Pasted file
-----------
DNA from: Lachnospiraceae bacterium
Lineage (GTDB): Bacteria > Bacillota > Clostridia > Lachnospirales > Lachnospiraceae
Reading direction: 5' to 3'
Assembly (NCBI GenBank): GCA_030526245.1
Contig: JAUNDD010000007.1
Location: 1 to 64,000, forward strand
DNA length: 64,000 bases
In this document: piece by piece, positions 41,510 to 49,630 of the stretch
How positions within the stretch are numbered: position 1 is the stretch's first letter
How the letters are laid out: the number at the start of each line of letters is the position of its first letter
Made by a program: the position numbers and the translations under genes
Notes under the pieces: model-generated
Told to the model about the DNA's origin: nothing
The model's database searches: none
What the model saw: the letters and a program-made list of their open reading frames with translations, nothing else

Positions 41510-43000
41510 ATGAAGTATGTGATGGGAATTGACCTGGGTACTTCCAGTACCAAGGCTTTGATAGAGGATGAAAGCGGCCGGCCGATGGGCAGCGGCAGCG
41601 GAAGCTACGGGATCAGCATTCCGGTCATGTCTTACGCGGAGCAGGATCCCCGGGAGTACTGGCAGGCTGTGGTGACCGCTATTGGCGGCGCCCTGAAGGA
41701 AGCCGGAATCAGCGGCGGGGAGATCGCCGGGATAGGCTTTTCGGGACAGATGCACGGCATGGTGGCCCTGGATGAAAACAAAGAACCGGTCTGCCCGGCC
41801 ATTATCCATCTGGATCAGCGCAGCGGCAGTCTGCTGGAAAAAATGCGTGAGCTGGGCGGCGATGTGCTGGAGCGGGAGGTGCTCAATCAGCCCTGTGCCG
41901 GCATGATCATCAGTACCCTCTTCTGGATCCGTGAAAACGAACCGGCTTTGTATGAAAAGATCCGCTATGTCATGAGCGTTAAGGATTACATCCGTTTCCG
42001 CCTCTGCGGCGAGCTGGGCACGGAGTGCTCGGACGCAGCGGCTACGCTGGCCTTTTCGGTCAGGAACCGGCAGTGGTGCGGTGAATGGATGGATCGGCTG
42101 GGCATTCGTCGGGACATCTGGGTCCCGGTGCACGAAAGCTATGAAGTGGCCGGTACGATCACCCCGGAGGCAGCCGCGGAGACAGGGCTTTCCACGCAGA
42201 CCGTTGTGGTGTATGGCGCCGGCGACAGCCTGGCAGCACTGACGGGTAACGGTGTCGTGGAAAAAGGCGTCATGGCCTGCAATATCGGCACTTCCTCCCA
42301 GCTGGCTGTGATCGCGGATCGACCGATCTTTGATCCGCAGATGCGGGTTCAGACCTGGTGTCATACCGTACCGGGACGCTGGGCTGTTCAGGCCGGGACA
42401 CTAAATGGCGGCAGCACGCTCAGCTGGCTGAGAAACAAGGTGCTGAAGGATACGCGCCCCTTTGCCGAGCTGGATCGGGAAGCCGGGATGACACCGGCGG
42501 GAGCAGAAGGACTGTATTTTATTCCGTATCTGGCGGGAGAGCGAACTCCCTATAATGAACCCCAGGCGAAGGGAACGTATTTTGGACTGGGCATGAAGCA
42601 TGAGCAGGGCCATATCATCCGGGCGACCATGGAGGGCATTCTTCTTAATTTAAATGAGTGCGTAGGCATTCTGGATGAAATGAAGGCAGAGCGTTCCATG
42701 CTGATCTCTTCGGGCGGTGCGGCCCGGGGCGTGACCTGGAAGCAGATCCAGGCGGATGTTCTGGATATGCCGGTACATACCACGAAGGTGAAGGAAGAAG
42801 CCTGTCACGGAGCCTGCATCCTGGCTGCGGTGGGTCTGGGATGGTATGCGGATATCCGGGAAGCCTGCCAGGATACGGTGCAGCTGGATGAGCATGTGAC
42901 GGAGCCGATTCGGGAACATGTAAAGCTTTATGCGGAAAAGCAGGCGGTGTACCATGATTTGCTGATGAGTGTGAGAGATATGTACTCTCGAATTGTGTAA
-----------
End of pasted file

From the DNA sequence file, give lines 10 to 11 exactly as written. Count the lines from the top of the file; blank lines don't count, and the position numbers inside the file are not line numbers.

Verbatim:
How the letters are laid out: the number at the start of each line of letters is the position of its first letter
Made by a program: the position numbers and the translations under genes